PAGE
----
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Does your team have a Stick Doctor?
Every team needs a wizard or three to keep all of those wands in order. In addition to keeping your team in top form, it's a great way to make a little money on the side. Here at MINLAX, we have quite a lot of experience stringing sticks. It can be a bit intimidating at first so we made this guide for getting ready to start stringing on your own. Below are the basics for a good stringing kit. MINLAX advises buying spools of string and lace to save money! Mesh can be found locally and online.
 
TOOLS
-Scissors
-lighter
-needle-nosed pliers
  
STRING
-Top String should be at least 26"(I like 30" because there's nothing worse than being an inch short at the end)
-Sidewall Strings(two of them) should be at least 24"
-Bottom String should be 14"
-Shooting Strings should be 26" and the number of these is up to you
-Shooting Laces should also be 26" but are skate lace material instead of nylon cord
 
 
MESH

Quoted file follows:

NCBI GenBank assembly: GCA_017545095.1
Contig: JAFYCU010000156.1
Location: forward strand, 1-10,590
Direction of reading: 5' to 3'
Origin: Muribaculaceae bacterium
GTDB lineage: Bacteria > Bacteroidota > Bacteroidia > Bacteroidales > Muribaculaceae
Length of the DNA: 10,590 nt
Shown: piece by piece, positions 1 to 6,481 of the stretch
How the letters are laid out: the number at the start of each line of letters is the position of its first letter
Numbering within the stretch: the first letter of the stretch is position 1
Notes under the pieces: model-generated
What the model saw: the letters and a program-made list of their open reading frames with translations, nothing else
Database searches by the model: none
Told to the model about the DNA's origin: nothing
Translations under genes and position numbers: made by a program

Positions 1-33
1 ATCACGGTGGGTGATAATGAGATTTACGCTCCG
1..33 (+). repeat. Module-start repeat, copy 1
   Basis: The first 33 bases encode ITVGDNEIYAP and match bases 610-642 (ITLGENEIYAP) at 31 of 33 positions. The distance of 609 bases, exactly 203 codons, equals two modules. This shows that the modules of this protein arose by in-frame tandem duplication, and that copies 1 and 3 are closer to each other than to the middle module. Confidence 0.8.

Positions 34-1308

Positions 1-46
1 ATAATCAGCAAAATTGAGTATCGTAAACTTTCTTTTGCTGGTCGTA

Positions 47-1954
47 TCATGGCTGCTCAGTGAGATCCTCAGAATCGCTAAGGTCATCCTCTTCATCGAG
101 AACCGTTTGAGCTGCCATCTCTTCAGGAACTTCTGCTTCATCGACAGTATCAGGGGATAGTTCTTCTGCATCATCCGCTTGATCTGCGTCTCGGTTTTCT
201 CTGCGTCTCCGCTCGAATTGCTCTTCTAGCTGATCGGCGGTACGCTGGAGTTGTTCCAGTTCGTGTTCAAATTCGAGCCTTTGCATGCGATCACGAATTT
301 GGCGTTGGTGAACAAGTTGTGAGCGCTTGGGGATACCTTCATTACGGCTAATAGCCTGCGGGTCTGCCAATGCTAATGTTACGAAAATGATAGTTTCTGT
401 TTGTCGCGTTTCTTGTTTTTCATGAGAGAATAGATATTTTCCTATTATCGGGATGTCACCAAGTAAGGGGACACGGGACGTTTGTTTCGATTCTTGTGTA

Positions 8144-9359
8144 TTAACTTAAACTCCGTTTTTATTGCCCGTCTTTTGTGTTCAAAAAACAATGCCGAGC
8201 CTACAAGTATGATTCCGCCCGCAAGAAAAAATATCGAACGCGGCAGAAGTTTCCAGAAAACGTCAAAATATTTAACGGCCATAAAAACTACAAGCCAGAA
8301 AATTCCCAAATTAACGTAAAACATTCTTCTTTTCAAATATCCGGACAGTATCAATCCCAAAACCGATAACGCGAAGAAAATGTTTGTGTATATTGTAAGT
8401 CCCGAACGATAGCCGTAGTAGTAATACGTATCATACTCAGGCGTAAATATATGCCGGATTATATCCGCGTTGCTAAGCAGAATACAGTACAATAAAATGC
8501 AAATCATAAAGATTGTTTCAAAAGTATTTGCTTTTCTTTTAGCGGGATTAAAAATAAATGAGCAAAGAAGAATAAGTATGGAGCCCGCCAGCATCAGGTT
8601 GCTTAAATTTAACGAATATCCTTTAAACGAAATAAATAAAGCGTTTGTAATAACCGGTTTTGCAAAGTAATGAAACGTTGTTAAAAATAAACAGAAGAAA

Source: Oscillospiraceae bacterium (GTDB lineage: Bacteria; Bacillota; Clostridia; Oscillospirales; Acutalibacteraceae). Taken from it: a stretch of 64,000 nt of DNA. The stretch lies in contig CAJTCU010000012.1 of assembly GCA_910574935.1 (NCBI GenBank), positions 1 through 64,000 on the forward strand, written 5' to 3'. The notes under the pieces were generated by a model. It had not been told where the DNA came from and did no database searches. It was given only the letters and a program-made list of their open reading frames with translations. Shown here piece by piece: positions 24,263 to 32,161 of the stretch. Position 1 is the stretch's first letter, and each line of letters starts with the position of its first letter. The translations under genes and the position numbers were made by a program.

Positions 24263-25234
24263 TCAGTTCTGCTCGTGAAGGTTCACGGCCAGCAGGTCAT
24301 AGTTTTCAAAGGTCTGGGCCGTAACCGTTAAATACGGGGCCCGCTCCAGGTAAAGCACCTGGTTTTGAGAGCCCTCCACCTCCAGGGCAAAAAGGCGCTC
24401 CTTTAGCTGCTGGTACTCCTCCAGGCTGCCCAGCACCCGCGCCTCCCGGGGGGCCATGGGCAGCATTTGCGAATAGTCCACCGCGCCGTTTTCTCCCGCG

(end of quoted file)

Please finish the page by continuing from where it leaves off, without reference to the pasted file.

-There are many different kinds of mesh. Mesh will vary in material, strength and diamond size. While some pieces of mesh perform better than others, it's more important to get some mesh that matches your game, not what your favorite pro player uses. The first way of breaking down the mesh debate is to start making categories. If you were driving a car and you came to a fork in the road, on the left would be SOFT mesh(more of a county road) and the right would be HARD mesh(major interstate with exits going everywhere). Soft mesh is best for players just starting lacrosse. It is more forgiving and will break in easier. Soft mesh also makes catching easier as it provides less resistance to the ball. There are a lot less choices for soft mesh. Essentially it comes down to how "puffy" you want the soft mesh to be. The softer the mesh, the more it will "bag out" in the rain. The term "bag out" refers to the pocket getting soaked with water and expanding as it soaks up even more. This results in a loss of accuracy and velocity and will make you look foolish! Hard mesh is just like it says, hard. It will take longer to break in and soften up but the end result is worth the work. A hard mesh pocket will retain it's shape and durability much longer than soft mesh. While breaking in, hard mesh will be slightly harder for the new player to use but in the long run, it's the way to go. There are lots of different styles of hard mesh. Like soft mesh, the hard variety will vary by material, strength, diamond size and recently, top secret coatings to alter the mesh's performance. Both mesh styles come in a variety of diamond size. Normally, the larger the diamond, the better the grip on the ball. But before you jump all over the large diamond band wagon, remember, more grip means less speed! Recently, manufactures have developed special coatings to adhere to the mesh to make them water resistant and to induce more grip on the ball. With so many choices out there, MINLAX's advice is to try as much mesh as possible and see what works for you. Remember, It's more about the WIZARD than it is about the WAND! Too many kids get caught up in the latest product and forget to build their skills. A true lax rat can do it all with any stick.